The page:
Trade and Tea Party: Not exactly a happy couple By Tory Newmyer with Jennifer Liberto

FORTUNE -- Big business interests are hopeful that a Republican takeover of the House -- now looking more likely than not -- will thaw free-trade deals that have languished since President Obama took office. Those agreements are on a short list of priorities the White House has in common with GOP leaders.

But a rising protectionist tide brought about by the sour economy is threatening to complicate the task. And business groups in Washington are already preparing for the possibility that a new Republican majority stocked with populists from Rust Belt districts and beyond will present a less receptive audience than they once anticipated.

"We're going to have our work cut out for us," says Christopher Wenk, the senior director of international policy at the U.S. Chamber of Commerce.

Even under the current Congress, Republicans have proven more inclined to register protectionist sentiment. That was on stark display in late September, when 99 Republicans joined 249 Democrats in approving a measure to strengthen the administration's hand in pushing the Chinese to let their currency rise.

It's unclear how an expected influx of Tea Party-affiliated Republicans will shake out on the issue next year. Leaders of some of the groups that have helped organize the movement -- Americans for Prosperity, for example -- are free-trade boosters.

But the Tea Party's grassroots members are more hostile to trade agreements than the broader population. A recent Wall Street Journal/NBC News poll found that 61% of those who identified themselves as supporters of the movement believe the deals have hurt the U.S., while 53% of all respondents held the same view.

Douglas Holtz-Eakin, an economist and former Congressional Budget Office director who advised Sen. John McCain during his presidential run, calls the issue a "wild card." Research from his consulting firm finds that Republican voters are more likely than Democratic voters to support new tariffs on Chinese imports to offset U.S. losses due to an undervalued Yuan. He says it's no longer taken for granted that Republicans embrace open trade and open international market, at the least at the voter level.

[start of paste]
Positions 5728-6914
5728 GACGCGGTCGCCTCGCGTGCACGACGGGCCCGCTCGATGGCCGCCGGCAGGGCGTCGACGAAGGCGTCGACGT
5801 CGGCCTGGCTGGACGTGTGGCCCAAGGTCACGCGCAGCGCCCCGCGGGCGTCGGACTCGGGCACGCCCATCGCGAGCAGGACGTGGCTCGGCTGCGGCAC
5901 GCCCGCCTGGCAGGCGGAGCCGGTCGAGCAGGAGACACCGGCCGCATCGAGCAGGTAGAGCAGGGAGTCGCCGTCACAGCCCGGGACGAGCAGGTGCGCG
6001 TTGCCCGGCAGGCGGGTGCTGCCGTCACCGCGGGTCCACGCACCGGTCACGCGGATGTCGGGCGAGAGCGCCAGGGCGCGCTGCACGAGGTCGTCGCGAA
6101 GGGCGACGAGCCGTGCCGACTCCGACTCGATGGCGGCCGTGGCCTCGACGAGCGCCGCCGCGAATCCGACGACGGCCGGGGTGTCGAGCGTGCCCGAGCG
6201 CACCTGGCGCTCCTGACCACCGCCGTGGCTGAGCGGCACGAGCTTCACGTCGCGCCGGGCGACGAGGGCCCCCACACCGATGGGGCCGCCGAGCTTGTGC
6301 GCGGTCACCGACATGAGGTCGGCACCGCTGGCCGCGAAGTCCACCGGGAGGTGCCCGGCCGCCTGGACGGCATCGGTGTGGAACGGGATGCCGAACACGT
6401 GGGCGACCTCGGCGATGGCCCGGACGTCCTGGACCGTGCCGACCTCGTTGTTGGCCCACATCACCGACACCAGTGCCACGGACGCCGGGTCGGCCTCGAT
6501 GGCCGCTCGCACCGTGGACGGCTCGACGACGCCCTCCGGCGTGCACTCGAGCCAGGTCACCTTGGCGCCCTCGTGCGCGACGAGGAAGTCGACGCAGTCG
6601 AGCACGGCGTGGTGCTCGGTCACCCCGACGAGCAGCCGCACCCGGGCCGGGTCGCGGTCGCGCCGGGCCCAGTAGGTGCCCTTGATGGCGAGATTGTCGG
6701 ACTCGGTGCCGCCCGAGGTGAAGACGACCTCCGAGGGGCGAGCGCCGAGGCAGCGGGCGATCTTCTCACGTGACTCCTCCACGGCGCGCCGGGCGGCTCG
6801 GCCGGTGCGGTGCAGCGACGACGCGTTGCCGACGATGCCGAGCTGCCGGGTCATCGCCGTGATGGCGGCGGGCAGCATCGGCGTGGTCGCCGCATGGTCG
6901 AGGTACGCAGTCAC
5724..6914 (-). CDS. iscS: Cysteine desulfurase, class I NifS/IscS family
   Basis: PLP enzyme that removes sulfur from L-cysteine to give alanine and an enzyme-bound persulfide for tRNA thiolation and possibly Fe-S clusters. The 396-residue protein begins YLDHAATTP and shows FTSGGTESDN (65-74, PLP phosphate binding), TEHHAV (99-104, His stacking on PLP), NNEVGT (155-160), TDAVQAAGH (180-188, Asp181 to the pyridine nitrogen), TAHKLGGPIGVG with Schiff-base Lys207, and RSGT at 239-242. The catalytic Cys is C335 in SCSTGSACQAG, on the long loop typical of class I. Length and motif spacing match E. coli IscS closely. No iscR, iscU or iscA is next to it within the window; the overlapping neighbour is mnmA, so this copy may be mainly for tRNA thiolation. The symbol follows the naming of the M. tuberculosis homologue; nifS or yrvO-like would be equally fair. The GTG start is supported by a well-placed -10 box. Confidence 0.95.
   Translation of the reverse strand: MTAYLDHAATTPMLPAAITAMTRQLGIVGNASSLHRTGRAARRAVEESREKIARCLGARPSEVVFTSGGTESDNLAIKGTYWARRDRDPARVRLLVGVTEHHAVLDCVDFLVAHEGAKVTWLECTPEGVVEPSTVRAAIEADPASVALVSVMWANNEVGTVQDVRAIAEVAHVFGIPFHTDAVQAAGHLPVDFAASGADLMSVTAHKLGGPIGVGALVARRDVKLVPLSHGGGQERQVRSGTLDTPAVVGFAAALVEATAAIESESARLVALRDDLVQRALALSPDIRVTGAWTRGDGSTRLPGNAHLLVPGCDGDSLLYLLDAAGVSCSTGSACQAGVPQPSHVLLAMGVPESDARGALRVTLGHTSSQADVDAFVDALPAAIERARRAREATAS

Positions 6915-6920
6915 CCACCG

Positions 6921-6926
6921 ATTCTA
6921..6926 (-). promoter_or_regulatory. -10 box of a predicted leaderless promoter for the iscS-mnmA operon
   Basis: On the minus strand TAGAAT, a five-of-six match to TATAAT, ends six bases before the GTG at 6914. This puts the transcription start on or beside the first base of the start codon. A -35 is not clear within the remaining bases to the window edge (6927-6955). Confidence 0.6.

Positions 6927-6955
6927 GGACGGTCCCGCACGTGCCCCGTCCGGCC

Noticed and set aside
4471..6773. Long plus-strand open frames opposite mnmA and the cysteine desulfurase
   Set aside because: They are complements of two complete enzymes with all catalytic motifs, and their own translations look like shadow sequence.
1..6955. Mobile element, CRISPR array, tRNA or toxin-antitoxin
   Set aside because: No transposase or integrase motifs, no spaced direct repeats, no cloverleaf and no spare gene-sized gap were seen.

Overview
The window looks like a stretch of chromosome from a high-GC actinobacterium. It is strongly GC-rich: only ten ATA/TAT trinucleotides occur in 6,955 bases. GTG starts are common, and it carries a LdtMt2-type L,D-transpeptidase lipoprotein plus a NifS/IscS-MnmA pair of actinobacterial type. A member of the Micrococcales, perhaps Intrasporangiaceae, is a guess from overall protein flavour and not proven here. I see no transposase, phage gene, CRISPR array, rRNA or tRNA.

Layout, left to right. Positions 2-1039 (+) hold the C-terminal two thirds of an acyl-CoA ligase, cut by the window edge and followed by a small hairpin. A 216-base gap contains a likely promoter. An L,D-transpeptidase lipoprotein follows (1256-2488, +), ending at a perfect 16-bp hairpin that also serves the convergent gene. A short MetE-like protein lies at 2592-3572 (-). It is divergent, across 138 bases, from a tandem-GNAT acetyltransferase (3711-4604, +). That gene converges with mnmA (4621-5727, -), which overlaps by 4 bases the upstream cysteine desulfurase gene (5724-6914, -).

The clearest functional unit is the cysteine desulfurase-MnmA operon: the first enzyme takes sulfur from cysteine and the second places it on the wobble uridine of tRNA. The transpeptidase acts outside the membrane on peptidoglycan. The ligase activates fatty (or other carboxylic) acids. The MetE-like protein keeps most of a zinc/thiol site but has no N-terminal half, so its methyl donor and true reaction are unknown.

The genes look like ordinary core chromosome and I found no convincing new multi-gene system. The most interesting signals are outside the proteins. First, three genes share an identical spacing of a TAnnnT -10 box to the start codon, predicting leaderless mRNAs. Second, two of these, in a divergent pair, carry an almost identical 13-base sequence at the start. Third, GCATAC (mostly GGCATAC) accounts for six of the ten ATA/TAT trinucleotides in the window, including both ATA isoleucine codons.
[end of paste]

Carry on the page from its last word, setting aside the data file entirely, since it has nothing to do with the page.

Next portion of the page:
"The question is how will newly elected Republicans behave?" Holtz-Eakin says. "The leadership and think tanks in Washington may support free trade and open markets, but if you go out to real America, it's not there."

Indeed, House Republicans included a call for Congress to quickly approve trade deals with Colombia, Panama, and South Korea among the eight planks of their "No Cost Jobs Plan" earlier this year. And a senior House GOP aide says Republican leaders remain "extremely strong" proponents of free trade.

No united Republican front

Out on the trail, there is far less unanimity among Republican candidates. Ohioan Rob Portman, who served as President Bush's trade representative, is ahead in his Senate bid. But up in Wisconsin, Tea Party-backed Sean Duffy, favored in his House race, talks about the need for "fair trade." A recent survey cited by the newsletter Inside U.S. Trade found the "vast majority" of self-identified Tea Party candidates have yet to take a firm position on the matter. That review found that out of 129 competitive Tea Party candidates for the House, 86 have not made their stance known.

Lobbyists for big business are gearing up to make their case to scores of freshly minted lawmakers. "Campaigning is one thing and actually being a member of Congress is another," Wenk says. "But we're going to do aggressive outreach to them across the board. We're not taking anything for granted. These folks are going to have to hear from the business community and their constituents about why trade is important."

Obama has yet to submit a free trade agreement to Congress for approval. But White House negotiators have stepped up efforts with their Korean counterparts to work through remaining issues on that deal ahead of the Group of 20 meeting in Seoul later this month.

Business lobbyists hope the agreement could get the green light from Congress early next year, followed in short order by the Panama and Colombia deals. Not so fast, says Alan Tonelson of the U.S. Business and Industry Council, which lobbies for smaller American manufacturers. "All we can say with certainty," he said, "is that as long as the economy remains slumping and job creation remains so dismal, it's going to be very difficult for either party to push through more trade agreements of the type we've seen over the last ten years." To top of page